JERRY ROBERTS. Australian banks and the global financial system.

As we consider trivial matters such as which political party will form the government of Oz can we find time to look at the serious side of life? What is important? Banking and the world financial system for starters.

If we extrapolate the well-publicised behaviour of Australia’s bankers to the rest of the world and make the reasonable assumption that financiers in other countries are at least as shonky, greedy and foolish as our people we can reach only one conclusion. The next global financial crisis is not far away.

The insiders of the G20 have drawn that conclusion and Australia has followed the club’s strategy and sneaked through our brain-dead Parliament the “Financial Sector Legislation Amendment (Crisis Resolution Powers and Other Measures) Act 2018.

This is the notorious “Bail-in’ legislation. In a nutshell, it protects the financial system by legally stealing money from the accounts of depositors to prop up the banks. This is consistent with the behaviour of establishments worldwide. Protect the system and let the people go to hell in overdrive.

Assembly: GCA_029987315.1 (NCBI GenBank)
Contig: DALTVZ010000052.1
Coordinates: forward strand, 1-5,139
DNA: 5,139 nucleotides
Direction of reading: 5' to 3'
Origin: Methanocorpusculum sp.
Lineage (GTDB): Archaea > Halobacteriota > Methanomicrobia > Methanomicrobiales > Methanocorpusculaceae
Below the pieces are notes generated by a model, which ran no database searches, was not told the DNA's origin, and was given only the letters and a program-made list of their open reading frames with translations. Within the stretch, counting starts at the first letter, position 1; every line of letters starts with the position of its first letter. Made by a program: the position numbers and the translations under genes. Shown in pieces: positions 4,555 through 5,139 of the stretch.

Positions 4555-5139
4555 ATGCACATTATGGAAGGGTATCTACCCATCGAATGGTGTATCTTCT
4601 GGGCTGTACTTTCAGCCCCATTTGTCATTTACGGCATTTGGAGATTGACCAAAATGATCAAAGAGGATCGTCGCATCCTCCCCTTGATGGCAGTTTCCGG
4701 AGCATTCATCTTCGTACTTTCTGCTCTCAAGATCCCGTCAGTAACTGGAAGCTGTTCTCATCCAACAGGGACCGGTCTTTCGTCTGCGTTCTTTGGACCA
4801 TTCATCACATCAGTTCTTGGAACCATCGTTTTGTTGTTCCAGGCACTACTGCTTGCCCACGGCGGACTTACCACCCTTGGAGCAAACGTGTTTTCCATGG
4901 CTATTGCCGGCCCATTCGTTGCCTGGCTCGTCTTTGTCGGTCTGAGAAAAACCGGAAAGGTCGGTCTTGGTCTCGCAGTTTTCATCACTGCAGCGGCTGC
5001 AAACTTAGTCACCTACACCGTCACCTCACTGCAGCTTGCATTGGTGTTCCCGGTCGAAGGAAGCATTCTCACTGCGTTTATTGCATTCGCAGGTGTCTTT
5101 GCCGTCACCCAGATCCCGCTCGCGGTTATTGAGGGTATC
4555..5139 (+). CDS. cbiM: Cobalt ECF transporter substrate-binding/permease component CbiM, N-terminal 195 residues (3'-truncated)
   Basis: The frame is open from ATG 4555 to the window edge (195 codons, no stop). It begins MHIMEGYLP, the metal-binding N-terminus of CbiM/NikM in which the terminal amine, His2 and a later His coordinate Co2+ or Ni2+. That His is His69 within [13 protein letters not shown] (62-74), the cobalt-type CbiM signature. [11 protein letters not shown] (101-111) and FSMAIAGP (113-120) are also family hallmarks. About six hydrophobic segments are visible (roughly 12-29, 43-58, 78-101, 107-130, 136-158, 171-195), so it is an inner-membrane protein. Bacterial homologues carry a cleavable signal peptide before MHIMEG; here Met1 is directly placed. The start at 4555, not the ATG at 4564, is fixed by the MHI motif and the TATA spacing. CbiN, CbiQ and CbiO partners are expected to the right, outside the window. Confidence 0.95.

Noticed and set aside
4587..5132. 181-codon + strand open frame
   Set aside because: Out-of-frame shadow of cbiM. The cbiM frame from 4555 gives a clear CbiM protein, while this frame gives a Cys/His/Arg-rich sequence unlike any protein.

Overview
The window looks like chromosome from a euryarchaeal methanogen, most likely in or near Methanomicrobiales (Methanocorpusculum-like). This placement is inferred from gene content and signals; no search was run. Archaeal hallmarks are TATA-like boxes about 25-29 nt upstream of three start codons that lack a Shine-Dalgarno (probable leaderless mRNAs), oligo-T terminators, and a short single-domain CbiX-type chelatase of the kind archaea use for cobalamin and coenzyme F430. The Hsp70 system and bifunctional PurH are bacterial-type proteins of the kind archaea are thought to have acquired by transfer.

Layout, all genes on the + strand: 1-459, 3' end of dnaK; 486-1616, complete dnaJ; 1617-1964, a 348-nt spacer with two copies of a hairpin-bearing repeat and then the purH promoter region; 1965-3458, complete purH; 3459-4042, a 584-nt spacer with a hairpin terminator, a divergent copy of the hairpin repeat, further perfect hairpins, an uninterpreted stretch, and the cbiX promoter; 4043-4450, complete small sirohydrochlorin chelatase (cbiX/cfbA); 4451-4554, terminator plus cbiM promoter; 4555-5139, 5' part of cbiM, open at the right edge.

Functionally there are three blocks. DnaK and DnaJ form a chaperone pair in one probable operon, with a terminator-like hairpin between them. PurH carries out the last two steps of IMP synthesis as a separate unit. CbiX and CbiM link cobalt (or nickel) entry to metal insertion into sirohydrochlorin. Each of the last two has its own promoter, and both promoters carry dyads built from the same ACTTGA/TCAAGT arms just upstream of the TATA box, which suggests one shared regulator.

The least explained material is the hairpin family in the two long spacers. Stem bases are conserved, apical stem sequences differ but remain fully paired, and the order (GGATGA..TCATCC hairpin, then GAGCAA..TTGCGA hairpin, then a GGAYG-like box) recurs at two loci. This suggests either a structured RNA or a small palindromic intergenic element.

When Barack Obama bailed out the banks without so much as the “haircut” the bankers themselves were expecting amateur political economists like me thought it would have been better politics and better economics to keep the distressed mortgaged householders in their homes and let the banks crash. Nationalise them. Can you imagine a world without Goldman Sachs? Yes please. 

Instead Americans were turfed out of their homes in their millions while the bankers pocketed their bonuses. As usual, the establishment put out a cover story to blame the victims. They were not “dole bludgers” this time or “welfare queens.” They were “Ninjas” – no income, no jobs, no assets. The best explanation I encountered for Obama’s policy was the heavy involvement of major European banks in American securities. The priority in Washington and New York was the preservation of America’s reputation as the world’s secure home for capital.